Thursday, September 03, 2009

So, what happened in yesterday's meeting?

I'm referring, of course, to the meeting our HRD Minister, Mr. Kapil Sibal, had with IIT directors. Looks like a lot of things were discussed, but on the issue of pay hike demands from IIT faculty, no one appears willing to talk. The only substantive stuff we have is about the assistant professors getting placed in Pay Band 4 directly (which, if true, would actually exceed the current demand of the IIT faculty associations; it was something that they demanded over nine months ago when they met the Goverdhan Mehta committee).

After reporting on this yesterday, this is what The Telegraph had to say today:

... Kapil Sibal today indicated to IIT directors the ministry’s plans to hike the pay of assistant professors — the lowest rung in the permanent faculty structure at the IITs, top officials said.

In the absence of details, all we have are these quotes from two IIT directors::

"The minister has agreed to some changes and we are hopeful they will be acceptable to the faculty," said IIT Guwahati director Gautam Barua. "The final package will be quite good for the faculty," added IIT Bombay director Devang Khakhar. The directors, however, refused to divulge any details.

Then, there is this not-so-positive note in one report:

HRD minister Kapil Sibal's meeting with IIT directors on Wednesday resolved the salary imbroglio ... A detailed presentation by the ministry-showing that IIT faculty after revision got more than UGC scale and even DRDO scientists-seems to have done the trick.[Source: ToI]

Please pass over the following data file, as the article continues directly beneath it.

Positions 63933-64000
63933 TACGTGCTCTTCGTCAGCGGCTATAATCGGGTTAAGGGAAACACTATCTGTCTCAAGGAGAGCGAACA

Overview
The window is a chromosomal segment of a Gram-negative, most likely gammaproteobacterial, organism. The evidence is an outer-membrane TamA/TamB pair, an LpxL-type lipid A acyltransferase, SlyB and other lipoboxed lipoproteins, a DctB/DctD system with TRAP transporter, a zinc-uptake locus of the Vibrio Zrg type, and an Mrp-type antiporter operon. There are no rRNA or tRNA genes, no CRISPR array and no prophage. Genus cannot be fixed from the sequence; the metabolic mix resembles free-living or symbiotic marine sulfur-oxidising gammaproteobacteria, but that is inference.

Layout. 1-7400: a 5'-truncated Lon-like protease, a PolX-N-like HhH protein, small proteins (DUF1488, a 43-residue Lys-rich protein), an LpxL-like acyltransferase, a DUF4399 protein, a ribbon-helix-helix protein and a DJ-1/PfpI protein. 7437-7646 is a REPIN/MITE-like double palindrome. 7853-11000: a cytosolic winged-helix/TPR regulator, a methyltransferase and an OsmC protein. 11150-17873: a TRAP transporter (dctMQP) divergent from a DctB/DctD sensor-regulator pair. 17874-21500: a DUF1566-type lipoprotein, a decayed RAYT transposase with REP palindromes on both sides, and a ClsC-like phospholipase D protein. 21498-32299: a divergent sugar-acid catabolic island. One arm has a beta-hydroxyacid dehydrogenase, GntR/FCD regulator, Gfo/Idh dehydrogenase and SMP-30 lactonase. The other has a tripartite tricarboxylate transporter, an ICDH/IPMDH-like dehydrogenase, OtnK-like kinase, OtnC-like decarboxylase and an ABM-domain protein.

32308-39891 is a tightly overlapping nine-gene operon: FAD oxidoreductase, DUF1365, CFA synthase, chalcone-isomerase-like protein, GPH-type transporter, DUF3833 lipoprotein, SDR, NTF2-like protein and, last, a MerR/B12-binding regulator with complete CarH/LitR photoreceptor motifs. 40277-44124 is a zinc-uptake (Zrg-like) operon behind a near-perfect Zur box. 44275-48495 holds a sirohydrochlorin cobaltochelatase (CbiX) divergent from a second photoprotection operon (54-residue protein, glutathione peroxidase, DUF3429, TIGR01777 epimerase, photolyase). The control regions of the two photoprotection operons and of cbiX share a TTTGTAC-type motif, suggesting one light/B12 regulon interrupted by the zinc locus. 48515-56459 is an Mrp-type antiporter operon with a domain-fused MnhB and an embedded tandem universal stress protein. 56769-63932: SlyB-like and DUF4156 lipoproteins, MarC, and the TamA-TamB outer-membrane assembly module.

So, what else did they talk about? Quite a lot, apparently:

  1. Though a final decision has not been taken, there is a possibility that common counselling for AIEEE and JEE could be held for successful candidates of both entrance tests from 2010. However, a decision on merging IIT-JEE and AIEEE to become a common entrance test for entry to the country's tech schools will be taken later.

  2. [The meeting] also saw the minister assuring the directors that a special cell would be set up in the ministry to facilitate entry of foreign faculty in IITs. The meeting also discussed the need to create, subject to ministry's approval, an international pool of faculty for IITs.

  3. To deal with faculty shortage, IIT directors have been told to double PhD intake and prepare a list of students who were awarded PhD degrees this year. The list may be exchanged with directors of other IITs who can consider them for appointment as faculty.

  4. The ministry told IIT directors about the SC order that asked IITs and other educational institutions to help SC/ST students at each stage.


  1. Anonymous said...

    I have been following your informative and thoughtful blog for a long time. I thought I would express some of my views (from a science faculty perspective) on the faculty salary issue. (Full disclosure: I belong to a science faculty of a central university). All the blogs, including yours, start with the premise that the salary differentials between UGC or DAE and IIX's should always be maintained if not enhanced. Is this necessarily a reasonable starting assumption ?